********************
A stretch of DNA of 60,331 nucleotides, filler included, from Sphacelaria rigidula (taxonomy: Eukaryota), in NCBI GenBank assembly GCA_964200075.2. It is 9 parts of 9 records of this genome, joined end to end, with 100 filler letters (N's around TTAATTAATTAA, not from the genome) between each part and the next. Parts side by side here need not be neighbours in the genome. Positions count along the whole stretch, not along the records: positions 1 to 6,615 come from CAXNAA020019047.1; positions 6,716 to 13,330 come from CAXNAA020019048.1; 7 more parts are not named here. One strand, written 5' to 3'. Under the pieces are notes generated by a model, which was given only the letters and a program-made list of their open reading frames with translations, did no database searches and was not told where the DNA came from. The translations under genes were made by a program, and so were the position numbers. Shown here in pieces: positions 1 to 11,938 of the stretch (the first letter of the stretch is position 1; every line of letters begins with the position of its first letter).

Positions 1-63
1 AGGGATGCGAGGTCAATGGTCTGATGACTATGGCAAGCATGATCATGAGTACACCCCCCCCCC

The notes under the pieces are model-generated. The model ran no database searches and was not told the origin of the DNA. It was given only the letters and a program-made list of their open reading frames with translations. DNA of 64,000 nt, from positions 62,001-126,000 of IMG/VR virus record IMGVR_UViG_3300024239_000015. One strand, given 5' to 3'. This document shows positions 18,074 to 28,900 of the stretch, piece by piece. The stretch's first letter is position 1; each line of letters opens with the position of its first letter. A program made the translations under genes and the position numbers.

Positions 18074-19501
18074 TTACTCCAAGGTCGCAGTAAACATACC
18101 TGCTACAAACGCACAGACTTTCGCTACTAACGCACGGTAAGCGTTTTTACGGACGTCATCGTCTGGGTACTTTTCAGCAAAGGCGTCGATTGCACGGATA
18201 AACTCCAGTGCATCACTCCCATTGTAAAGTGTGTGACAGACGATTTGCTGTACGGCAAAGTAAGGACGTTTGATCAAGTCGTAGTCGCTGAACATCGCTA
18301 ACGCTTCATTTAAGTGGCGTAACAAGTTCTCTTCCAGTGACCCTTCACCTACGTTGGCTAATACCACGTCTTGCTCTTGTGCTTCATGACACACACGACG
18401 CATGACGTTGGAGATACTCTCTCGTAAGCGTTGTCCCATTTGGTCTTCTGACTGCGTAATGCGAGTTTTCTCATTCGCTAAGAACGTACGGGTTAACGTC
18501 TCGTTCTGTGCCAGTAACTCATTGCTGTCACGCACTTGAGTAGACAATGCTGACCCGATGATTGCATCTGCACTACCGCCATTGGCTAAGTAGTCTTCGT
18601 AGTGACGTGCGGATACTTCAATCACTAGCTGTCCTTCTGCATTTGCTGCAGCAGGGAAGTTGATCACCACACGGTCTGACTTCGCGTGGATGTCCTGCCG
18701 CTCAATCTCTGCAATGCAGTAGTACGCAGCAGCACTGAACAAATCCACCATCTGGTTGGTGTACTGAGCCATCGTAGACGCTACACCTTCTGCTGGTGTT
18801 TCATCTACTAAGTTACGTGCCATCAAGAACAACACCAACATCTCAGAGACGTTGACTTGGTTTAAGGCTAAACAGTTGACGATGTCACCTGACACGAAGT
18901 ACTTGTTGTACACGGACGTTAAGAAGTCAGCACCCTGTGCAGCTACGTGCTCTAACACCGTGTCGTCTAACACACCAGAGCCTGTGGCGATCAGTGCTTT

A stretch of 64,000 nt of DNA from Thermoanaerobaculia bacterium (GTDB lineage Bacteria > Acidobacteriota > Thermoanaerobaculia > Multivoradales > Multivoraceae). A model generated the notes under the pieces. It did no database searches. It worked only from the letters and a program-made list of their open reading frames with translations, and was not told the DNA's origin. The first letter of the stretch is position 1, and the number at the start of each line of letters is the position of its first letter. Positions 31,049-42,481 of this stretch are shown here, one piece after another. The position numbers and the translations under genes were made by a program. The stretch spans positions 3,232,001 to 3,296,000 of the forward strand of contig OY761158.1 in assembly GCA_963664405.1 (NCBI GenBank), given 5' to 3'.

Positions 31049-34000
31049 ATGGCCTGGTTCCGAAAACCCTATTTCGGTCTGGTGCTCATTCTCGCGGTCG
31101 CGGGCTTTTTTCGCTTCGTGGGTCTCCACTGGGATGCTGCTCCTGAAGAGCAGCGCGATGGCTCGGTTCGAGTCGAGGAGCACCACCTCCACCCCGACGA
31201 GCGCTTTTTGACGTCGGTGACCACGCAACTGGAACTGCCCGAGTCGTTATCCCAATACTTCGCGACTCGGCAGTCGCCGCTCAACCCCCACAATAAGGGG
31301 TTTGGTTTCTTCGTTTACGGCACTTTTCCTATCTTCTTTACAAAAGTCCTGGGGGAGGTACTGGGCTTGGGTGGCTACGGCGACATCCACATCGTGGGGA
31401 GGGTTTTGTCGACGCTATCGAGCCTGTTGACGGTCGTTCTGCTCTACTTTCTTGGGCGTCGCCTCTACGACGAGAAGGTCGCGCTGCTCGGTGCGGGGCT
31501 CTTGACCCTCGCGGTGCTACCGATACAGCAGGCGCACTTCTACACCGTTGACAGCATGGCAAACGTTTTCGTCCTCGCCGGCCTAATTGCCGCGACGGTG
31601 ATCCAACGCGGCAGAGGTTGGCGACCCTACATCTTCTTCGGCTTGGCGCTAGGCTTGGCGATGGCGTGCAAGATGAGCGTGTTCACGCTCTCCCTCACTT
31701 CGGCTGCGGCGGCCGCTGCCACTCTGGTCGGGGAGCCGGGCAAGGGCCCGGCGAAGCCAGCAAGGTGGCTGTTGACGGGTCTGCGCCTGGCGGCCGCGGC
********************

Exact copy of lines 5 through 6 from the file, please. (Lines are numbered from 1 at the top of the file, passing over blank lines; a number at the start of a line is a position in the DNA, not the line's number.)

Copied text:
Positions 18074-19501
18074 TTACTCCAAGGTCGCAGTAAACATACC